Are you taking any philosophy courses as part of your degree this year? Or are you continuing with a second degree in philosophy? Then look no further for the best in philosophy research. We’ve brought together some of our most popular textbooks to help you prepare for the new academic year. From Plato to Descartes, ancient wisdom to modern philosophical issues, this list provides a great first stop for under-graduate and post-graduate students alike.

The post Back to philosophy: A reading list appeared first on OUPblog.

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10. The strange case of the missing non-existent objects

Alexius Meinong (1853-1920) was an Austrian psychologist and systematic philosopher working in Graz around the turn of the 20th century. Part of his work was to put forward a sophisticated analysis of the content of thought. A notable aspect of this was as follows. If you are thinking of the Taj Mahal, you are thinking of something, and that something exists.

The post The strange case of the missing non-existent objects appeared first on OUPblog.

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11. In defence of moral experts

I’m no expert. Still, I reckon the notorious claim made by Michael Gove, a leading campaigner for Britain to leave the European Union, that the nation had had enough of experts, will dog him for the rest of his career. In fact, he wasn’t alone. Other Brexit leaders also sneered at the pretensions of experts, the majority of whom warned about the risks – political, economic, social - of a Britain outside the EU.

The post In defence of moral experts appeared first on OUPblog.

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12. How well do you know Aristotle? [quiz]

Among the world’s most widely studied thinkers, Aristotle established systematic logic and helped to progress scientific investigation in fields as diverse as biology and political theory. But how much do you really know about this ancient philosopher?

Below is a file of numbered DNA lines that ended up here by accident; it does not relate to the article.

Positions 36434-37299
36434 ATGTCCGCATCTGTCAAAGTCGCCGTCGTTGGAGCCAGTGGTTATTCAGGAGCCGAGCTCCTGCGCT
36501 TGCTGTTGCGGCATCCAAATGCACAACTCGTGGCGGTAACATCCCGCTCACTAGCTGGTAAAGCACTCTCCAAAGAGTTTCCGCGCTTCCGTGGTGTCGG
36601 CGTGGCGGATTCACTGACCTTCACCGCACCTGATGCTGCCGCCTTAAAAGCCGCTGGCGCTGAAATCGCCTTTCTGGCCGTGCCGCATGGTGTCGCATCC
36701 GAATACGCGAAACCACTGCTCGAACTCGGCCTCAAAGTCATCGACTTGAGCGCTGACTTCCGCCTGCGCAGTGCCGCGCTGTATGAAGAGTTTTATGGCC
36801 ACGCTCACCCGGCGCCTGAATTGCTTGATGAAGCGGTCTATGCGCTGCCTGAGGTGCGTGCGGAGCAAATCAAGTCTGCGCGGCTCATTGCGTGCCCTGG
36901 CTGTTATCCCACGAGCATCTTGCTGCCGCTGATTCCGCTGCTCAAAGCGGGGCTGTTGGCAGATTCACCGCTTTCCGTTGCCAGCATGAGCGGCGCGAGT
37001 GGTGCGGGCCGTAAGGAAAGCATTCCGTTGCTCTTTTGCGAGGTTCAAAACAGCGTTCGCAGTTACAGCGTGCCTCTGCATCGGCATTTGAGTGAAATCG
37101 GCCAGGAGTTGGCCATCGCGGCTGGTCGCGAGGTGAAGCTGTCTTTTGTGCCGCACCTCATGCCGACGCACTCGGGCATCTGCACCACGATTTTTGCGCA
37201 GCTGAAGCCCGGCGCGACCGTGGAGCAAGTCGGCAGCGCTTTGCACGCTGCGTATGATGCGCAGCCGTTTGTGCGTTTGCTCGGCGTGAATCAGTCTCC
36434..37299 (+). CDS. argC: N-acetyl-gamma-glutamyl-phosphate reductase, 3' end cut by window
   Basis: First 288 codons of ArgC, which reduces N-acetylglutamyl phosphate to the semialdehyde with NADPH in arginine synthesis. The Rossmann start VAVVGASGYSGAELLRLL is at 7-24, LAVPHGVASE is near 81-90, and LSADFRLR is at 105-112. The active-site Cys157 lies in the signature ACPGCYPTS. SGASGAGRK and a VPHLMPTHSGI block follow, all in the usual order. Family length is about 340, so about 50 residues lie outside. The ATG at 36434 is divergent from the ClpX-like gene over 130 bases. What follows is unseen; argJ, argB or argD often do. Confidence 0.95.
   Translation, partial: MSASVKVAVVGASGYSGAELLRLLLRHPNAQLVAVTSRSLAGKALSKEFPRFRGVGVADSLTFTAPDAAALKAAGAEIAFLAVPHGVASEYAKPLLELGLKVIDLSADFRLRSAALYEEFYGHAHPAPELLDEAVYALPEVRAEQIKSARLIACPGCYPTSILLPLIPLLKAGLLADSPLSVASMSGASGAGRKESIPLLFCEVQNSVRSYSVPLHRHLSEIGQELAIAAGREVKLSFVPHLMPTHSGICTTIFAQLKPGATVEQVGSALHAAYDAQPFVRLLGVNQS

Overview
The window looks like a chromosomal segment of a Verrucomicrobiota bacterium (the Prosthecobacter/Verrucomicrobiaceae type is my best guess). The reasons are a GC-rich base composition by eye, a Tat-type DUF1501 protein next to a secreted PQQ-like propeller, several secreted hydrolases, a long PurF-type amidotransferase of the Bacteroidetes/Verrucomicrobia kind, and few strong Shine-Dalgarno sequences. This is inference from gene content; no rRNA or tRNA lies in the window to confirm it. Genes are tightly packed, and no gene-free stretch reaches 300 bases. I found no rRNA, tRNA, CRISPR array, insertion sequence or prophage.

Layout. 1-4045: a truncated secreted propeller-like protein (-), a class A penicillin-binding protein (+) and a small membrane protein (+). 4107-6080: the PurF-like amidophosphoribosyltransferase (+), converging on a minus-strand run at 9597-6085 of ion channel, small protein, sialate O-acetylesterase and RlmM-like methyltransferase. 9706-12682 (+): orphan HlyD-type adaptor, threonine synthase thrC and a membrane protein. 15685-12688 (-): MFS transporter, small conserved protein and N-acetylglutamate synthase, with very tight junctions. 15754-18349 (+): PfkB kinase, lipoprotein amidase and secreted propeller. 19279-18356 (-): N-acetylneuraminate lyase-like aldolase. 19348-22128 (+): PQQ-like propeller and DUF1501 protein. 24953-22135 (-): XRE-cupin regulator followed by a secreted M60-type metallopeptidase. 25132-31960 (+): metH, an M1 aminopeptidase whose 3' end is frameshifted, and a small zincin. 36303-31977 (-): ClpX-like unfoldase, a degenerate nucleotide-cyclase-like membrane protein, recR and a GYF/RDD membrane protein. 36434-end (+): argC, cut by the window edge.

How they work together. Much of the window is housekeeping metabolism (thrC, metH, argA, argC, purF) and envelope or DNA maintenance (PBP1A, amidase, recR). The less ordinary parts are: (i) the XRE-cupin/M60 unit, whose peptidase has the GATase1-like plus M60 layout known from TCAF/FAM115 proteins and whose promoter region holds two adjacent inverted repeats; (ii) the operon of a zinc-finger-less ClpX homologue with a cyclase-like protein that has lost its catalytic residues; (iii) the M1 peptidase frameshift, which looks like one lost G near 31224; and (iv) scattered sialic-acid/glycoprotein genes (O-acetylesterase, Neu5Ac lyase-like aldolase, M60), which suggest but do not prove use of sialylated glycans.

The post How well do you know Aristotle? [quiz] appeared first on OUPblog.

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13. The old age of the world

At the home of the world’s most authoritative dictionary, perhaps it is not inappropriate to play a word association game. If I say the word ‘modern’, what comes into your mind? The chances are, it will be some variation of ‘new’, ‘recent’, or ‘contemporary’.

The post The old age of the world appeared first on OUPblog.

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14. Periphrastic puzzles

Let us say that a sentence is periphrastic if and only if there is a single word in that sentence such that we can remove the word and the result (i) is grammatical, and (ii) has the same truth value as the original sentence.

The post Periphrastic puzzles appeared first on OUPblog.

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15. Moral responsibilities when waging war

In his long-awaited report on the circumstances surrounding the United Kingdom’s decision to join forces with the United States and invade Iraq in 2003, Sir John Chilcot lists a number of failings on the part of the then-British leadership.

The post Moral responsibilities when waging war appeared first on OUPblog.

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16. Coetzee’s Dialogues: Who says who we are?

Throughout his career, J. M Coetzee has been centrally preoccupied with how to tell the truth of an individual life, most of all, how to find the appropriate narrator and fictional genre. Many of his fifteen novels disclose first person narrators in a confessional mode, and so it is not altogether surprising that his latest book is a dialogue with a psychoanalytic psychotherapist, in which they explore together notions of selfhood, repression, disclosure and the nature of communication.

The post Coetzee’s Dialogues: Who says who we are? appeared first on OUPblog.

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17. Just because all philosophers are on Twitter…